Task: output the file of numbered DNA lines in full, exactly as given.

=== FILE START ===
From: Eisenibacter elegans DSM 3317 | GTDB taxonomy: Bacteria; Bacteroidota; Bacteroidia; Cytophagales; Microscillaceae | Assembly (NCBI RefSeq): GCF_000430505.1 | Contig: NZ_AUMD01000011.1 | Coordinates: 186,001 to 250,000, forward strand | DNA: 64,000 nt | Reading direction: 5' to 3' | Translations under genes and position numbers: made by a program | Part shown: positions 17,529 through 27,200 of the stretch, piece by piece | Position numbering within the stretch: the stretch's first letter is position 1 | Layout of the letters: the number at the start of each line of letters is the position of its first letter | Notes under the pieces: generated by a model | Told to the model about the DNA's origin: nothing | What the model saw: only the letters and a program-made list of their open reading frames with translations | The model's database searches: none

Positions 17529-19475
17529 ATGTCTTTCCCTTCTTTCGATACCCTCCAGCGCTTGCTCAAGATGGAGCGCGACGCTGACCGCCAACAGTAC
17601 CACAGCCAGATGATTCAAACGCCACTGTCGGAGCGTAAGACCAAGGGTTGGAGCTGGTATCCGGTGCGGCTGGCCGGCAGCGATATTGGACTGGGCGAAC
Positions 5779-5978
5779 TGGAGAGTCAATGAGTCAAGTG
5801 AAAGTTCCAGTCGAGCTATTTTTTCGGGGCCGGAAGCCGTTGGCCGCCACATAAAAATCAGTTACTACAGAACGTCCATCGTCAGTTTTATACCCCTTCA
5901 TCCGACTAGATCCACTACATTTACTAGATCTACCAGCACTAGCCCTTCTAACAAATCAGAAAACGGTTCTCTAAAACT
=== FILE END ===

From: Eisenibacter elegans DSM 3317 | GTDB taxonomy: Bacteria; Bacteroidota; Bacteroidia; Cytophagales; Microscillaceae | Assembly (NCBI RefSeq): GCF_000430505.1 | Contig: NZ_AUMD01000011.1 | Coordinates: 186,001 to 250,000, forward strand | DNA: 64,000 nt | Reading direction: 5' to 3' | Translations under genes and position numbers: made by a program | Part shown: positions 17,529 through 27,200 of the stretch, piece by piece | Position numbering within the stretch: the stretch's first letter is position 1 | Layout of the letters: the number at the start of each line of letters is the position of its first letter | Notes under the pieces: generated by a model | Told to the model about the DNA's origin: nothing | What the model saw: only the letters and a program-made list of their open reading frames with translations | The model's database searches: none

Positions 17529-19475
17529 ATGTCTTTCCCTTCTTTCGATACCCTCCAGCGCTTGCTCAAGATGGAGCGCGACGCTGACCGCCAACAGTAC
17601 CACAGCCAGATGATTCAAACGCCACTGTCGGAGCGTAAGACCAAGGGTTGGAGCTGGTATCCGGTGCGGCTGGCCGGCAGCGATATTGGACTGGGCGAAC
Positions 5779-5978
5779 TGGAGAGTCAATGAGTCAAGTG
5801 AAAGTTCCAGTCGAGCTATTTTTTCGGGGCCGGAAGCCGTTGGCCGCCACATAAAAATCAGTTACTACAGAACGTCCATCGTCAGTTTTATACCCCTTCA
5901 TCCGACTAGATCCACTACATTTACTAGATCTACCAGCACTAGCCCTTCTAACAAATCAGAAAACGGTTCTCTAAAACT